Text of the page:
Guilderland landowners who eschew development are now eligible to apply for tax breaks

— Photo from Mohawk Hudson Land Conservancy

Open space: The Normans Kill East Preserve in Bethlehem consists of 15 acres of protected land along the Normanskill.

GUILDERLAND — Guilderland residents who want to preserve their land for the future while still owning it will be able apply for tax breaks if they agree to forego development.
“We want to make sure we have as many tools as possible to preserve open space ...,” Guilderland Supervisor Peter Barber told The Enterprise on Tuesday. “There could be people out there who want their land protected.”

The initiative is made possible through a bill sponsored by Democrats Michelle Hinchey in the State Senate and by Patricia Fahy in the State Assembly that was signed into law by Governor Andrew Cuomo last week.

In 2009, a section of the state’s Real Property Tax Law made the authorization for certain towns. In 2017, the neighboring town of Bethlehem set up such a program through Albany County legislation.

The town will soon have an application on its website that interested property owners can fill out, Barber said.

The applications will be reviewed by a yet-to-be-appointed committee, he said.

Ideally, the members will have a background in land-use planning, Barber said, and will meet regularly with representatives from the Open Space Institute, The Nature Conservancy, the Mohawk Hudson Land Conservancy, the Pine Bush Preserve Commission, and even the state’s Department of Environmental Conservation.

“The bill has been pending for almost three years,” said Barber, crediting George Amedore, the Republican senator who retired, as well as Hinchey, who replaced him, and Fahy.

The Guilderland initiative is part of a nationwide movement to preserve open space, which has gotten added impetus from the Biden administration.

Part of President Joe Biden’s climate-change agenda is protecting 30 percent of United States lands and ocean territories by 2030, known as “30 by 30.” Currently, about 26 percent of the United States’ ocean territories are protected but only about 12 percent of the nation’s land area is protected.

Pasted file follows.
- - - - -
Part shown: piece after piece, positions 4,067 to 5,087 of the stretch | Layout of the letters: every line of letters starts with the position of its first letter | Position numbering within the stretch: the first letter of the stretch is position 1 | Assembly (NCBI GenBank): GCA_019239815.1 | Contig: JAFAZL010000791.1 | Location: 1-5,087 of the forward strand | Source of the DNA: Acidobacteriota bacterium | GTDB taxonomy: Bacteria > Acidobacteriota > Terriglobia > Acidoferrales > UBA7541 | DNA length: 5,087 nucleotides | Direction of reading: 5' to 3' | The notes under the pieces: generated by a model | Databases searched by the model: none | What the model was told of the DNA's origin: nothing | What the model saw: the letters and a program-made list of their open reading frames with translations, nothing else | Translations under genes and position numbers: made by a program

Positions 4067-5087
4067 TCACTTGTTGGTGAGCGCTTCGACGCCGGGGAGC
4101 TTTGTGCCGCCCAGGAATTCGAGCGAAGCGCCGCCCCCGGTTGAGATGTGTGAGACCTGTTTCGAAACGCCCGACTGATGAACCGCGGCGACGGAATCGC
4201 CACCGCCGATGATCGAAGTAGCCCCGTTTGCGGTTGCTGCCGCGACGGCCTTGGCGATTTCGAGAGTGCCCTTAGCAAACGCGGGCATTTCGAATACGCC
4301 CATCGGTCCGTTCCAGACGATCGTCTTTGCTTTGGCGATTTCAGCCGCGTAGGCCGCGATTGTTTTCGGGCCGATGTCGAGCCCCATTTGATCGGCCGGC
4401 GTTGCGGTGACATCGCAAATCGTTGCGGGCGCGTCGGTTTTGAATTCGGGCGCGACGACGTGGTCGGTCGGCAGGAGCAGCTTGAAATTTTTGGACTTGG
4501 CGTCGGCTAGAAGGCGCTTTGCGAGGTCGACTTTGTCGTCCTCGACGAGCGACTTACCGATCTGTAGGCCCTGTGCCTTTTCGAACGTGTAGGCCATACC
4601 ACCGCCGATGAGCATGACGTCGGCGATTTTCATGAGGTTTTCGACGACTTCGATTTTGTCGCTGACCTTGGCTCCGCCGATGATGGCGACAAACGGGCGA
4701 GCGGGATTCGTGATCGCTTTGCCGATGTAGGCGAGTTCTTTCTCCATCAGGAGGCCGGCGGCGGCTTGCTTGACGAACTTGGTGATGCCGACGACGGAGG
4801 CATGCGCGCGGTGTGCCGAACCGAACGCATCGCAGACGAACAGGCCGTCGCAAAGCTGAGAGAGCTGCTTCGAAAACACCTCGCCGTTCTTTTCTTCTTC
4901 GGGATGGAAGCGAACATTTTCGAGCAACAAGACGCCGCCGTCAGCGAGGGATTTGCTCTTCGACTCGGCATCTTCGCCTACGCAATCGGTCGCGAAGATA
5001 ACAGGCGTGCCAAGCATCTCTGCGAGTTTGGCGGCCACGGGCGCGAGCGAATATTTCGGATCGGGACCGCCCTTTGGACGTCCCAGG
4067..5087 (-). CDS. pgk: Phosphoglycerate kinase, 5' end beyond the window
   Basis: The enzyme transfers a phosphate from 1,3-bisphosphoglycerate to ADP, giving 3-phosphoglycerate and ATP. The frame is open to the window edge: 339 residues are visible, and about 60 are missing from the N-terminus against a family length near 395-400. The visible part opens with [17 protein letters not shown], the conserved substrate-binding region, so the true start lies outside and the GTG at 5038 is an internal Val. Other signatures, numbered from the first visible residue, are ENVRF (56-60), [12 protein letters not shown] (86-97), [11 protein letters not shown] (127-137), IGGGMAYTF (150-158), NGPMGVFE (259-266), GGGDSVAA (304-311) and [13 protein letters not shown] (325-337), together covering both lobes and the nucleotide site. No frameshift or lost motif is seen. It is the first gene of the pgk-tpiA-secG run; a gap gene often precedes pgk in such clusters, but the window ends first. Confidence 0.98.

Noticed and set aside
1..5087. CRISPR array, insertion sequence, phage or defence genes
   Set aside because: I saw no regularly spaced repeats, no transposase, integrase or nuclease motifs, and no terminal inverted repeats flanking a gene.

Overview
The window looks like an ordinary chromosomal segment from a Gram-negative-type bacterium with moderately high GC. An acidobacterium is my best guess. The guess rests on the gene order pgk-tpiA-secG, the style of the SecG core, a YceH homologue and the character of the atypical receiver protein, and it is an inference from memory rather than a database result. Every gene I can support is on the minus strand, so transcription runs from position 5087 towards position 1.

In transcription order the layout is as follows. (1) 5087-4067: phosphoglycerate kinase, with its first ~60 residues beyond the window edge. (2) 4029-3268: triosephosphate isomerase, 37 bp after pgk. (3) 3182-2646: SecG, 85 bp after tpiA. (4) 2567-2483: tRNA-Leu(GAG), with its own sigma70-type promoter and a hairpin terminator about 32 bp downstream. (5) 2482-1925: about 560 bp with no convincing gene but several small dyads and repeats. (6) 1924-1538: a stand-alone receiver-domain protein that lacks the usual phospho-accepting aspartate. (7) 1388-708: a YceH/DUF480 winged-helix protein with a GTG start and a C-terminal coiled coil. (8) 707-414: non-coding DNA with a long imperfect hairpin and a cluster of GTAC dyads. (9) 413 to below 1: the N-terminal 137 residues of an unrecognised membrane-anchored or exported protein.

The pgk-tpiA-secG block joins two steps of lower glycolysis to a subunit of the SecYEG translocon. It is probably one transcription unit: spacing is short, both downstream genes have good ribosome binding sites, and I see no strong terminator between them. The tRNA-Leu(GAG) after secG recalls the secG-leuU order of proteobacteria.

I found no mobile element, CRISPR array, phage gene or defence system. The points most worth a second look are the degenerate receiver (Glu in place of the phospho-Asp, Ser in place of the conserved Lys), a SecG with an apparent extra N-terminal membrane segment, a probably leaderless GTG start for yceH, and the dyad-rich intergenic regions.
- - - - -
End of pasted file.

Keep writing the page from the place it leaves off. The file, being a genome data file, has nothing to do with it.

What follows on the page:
The protection is meant to stem climate change since natural landscapes pull carbon dioxide from the atmosphere and store carbon in trees, shrubs, grass, and soil.

As of 2016, fifty-six million acres of land had been voluntarily conserved in America, according to the National Land Trust Alliance.

In New York, over 90 land trusts and the Department of Environmental Conservation have worked to protect over 2.7 million acres, placing the state fifth in the country behind Maine, with about 5.8 million acres; California, with close to 5 million acres; Montana, with 3.5 million acres; and Colorado, which has about 3 million acres of protected land.

Towns and land trusts can help landowners find the conservation program that best benefits their property.

Barber stressed that Guilderland is in the earliest stages of setting up a review process and he thought perhaps the school district would have to agree to the tax breaks as well.

The largest share of local property taxes go to schools. When tax breaks are granted to one property owner, other property owners have to make up the difference.

“Different parameters will be in play,” Barber said, citing an example of tax breaks that would differ if the property owner agreed to not develop his land for a number of years or in perpetuity.

Easements may vary with purpose, Barber said — for example, giving up development rights to protect a view or to promote bird-watching.

Barber said that Mark King, who directs the Mohawk Hudson Land Conservancy, often gets phone calls from people interested in conserving their land. Guilderland’s initiative will provide another means, he said.

Some people owning property surrounding the Watervliet Reservoir, which is Guilderland’s major source of drinking water, have expressed interest in protecting their land, Barber said, which the DEC would like.

Barber said he could not divulge the names of those particular property owners and added that, even within families, there is sometimes disagreement about whether to sell property and get money up front or hold on to it with a tax break.

Barber also said that the townwide revaluation Guilderland went through several years ago may have spiked the assessment on large parcels of property, spurring interest in this new initiative.

“We’re taking a different approach than Bethlehem,” he said. “Going through the state rather than the county will be more comprehensive.”

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